BWW Review: MARY POPPERS Is Pure Gold Dust
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by Nancy Grossman
CAST: Olive Another (Mary Poppins), Billy Hough (Burt), Grace Carney (Jane Banks), Liza Lott (Michael Banks), Ryan Landry (Mr. Banks), Penny Champayne (Mrs. Banks), Patty York (Constable), Robin Banks (Newsboy), Chris Pittman (Viola Davis), Delta Miles (Cook), Gary Croteau (Sloan, Jr.), Jim Byrne (Sloan, Sr.), Rhoda (Herself)
Performances through May 20 by the Gold Dust Orphans at Machine, 1254 Boylston Street, Boston; Tickets can be purchased at http://www.brownpapertickets.com/event/238251
First things first: Do NOT bring your children to Mary Poppers, the latest original musical parody by Ryan Landry and the Gold Dust Orphans. However, DO bring yourself and any open-minded adults you know who need a night out filled with clever repartée, flights of the imagination (as well as flying miniature nannies), and kickin' production numbers danced with wild abandon by an eclectic group of talented performers. This is classic Landry and GDO material twenty years in the making, simultaneously displaying irreverence and paying loving homage to the source, right down to Mary's oversized carpet bag and parrot-head umbrella.
In an unexpected casting decision, Landry steps back from the forefront to take a supporting comic turn as the fusty Mr. Banks, placing the spotlight on Olive Another as the leading lady and she does not disappoint. She commands the stage – and the Banks household – from her entrance when she lays out the terms of her employment to the father, through her adventures with the children, saving Mr. Banks' job, and a brief stint in jail. Olive plays Mary as a dual personality, rapidly shifting from treacle to tirade, reminiscent of Miss Piggy; her sweet lilt becomes a guttural growl if she is displeased, making it clear that the scenery-chewing nanny is not to be trifled with.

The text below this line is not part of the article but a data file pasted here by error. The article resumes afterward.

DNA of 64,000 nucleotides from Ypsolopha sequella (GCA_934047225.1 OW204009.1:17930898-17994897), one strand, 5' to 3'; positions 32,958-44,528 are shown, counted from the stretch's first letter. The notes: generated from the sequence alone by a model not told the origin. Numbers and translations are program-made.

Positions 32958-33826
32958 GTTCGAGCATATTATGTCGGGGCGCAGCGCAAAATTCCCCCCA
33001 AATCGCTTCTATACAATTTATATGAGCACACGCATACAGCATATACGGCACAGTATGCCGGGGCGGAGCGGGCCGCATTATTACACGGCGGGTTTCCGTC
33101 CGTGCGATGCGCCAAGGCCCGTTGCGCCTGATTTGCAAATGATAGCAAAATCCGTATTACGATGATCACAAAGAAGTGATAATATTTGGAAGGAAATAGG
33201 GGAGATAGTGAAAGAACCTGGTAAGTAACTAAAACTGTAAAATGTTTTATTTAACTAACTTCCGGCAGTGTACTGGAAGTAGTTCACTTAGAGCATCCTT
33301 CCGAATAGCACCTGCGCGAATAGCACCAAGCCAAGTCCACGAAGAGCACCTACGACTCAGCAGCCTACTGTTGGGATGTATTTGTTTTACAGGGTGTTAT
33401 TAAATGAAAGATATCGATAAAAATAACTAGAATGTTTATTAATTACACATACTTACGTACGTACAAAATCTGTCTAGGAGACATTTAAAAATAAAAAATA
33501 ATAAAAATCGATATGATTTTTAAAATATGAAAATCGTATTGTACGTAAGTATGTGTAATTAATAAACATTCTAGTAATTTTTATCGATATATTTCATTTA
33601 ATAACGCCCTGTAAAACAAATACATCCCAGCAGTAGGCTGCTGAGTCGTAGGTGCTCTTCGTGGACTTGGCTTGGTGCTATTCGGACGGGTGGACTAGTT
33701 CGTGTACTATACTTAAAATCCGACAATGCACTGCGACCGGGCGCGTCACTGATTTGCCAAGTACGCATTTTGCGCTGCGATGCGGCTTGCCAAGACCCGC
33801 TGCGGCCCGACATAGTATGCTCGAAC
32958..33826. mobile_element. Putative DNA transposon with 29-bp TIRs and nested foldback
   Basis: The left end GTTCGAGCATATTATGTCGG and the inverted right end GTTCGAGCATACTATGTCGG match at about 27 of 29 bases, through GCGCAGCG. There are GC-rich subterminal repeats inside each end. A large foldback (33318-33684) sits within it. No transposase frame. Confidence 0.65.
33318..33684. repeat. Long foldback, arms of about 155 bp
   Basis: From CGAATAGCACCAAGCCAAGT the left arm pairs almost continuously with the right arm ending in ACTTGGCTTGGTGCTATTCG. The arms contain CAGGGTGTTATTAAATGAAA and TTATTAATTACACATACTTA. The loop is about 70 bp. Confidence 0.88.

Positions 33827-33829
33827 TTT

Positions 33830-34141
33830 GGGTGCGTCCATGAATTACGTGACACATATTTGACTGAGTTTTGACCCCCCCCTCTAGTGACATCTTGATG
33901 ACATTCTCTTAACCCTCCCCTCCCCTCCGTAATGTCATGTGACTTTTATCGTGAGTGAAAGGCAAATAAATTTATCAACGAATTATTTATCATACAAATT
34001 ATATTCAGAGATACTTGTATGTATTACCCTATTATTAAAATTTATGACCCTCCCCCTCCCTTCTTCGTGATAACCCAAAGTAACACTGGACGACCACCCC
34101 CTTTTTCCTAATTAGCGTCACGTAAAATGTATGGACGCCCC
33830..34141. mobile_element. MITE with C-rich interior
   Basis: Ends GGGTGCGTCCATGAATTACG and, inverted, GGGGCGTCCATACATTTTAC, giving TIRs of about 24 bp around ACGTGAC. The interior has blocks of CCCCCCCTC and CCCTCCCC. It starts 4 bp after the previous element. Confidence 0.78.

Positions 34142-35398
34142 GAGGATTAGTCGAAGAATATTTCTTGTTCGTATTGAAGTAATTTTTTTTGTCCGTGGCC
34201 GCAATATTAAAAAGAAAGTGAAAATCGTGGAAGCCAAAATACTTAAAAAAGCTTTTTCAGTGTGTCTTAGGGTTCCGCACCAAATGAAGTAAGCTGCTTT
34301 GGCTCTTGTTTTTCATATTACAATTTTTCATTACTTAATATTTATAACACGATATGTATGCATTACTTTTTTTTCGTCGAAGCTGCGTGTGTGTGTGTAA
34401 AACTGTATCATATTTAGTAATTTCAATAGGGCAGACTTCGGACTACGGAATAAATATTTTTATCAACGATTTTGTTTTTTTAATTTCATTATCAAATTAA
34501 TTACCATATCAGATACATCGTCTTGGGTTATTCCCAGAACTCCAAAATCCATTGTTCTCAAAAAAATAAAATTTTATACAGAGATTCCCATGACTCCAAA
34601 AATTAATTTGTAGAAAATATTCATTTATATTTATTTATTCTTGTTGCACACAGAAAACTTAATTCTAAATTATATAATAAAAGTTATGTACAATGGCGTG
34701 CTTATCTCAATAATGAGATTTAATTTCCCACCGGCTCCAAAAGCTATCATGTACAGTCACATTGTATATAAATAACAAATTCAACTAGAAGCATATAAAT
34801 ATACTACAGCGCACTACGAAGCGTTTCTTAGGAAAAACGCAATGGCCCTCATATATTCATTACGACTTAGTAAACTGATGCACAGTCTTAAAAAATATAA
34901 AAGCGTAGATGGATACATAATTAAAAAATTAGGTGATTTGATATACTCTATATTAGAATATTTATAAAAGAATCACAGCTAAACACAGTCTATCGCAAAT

The effervescent Mary in this version doesn't just teach her charges about a spoonful of sugar helping the medicine go down; she recruits them to help her create the stuff in their bedroom which she converts into a crystal meth lab. The parents are oblivious as father has problems at work and the self-absorbed Mrs. Banks (Penny Champayne) is a suffragette, too busy protesting in the streets to keep track of what's going on with Mary and the kids. Jane (Grace Carney) and Michael (Liza Lott) are pouty and uncommunicative until Mary works her magic with the aid of chimney sweep Burt (Billy Hough), her friend-with-benefits. It's a hoot to watch Carney and Lott transform from Disney types into clones of Wednesday and Pugsley Addams.
Hough serves as de facto storyteller with a twinkle in his eye and a charming capacity to go from an Emmett Kelly frown to a Cheshire Cat grin in a flash. He has the pipes to deliver on several songs and is a nimble dancer. Carney solos on a surprisingly poignant ballad (that was unfortunately marred by being too close to the hand-held microphone) and harmoniously blends her voice with Lott on a couple of duets. They also vigorously join in on the big production numbers. The ensemble members play multiple roles as nannies, household staff, chimney sweeps, constables, firefighters, inmates, and bankers. Chris Pittman as Viola Davis in the gospel-infused jail cell scene deserves a shout out, as does Delta Miles (aka choreographer Johnnie Pirroni) who sings and dances up a storm.
As usual, the Orphans make clever use of puppets and Windsor Newton's set design is colorful and cartoonish (in a good way). Scott Martino nails the design for Mary's suit and hat, and his styles for the Banks family and ensemble are evocative. I especially liked the palette and Busby Berkeley choreography for the musical number with the human flowers. Sound cues are right on schedule, thanks to Roger Moore, although it would be helpful to use more voice amplification, and Director James P. Byrne keeps the craziness from spinning out of control. He effectively uses every area of the intimate space and you have to stay alert to catch all of the sight gags that happen away from the center stage.
Landry's book tells the story in his signature style, and he makes excellent use of the musical numbers to develop character and advance the plot. The songs represent various genres, including march, disco, jazz, and Broadway show tunes. You might notice that there are a few borrowed melodies, but Landry's substitute lyrics make them pure Gold Dust. As performed by the accomplished, energetic ensemble, Mary Poppers is solid gold.
Photo credit: Michael von Redlich/MvR Photography (Grace Carney, Billy Hough, Olive Another)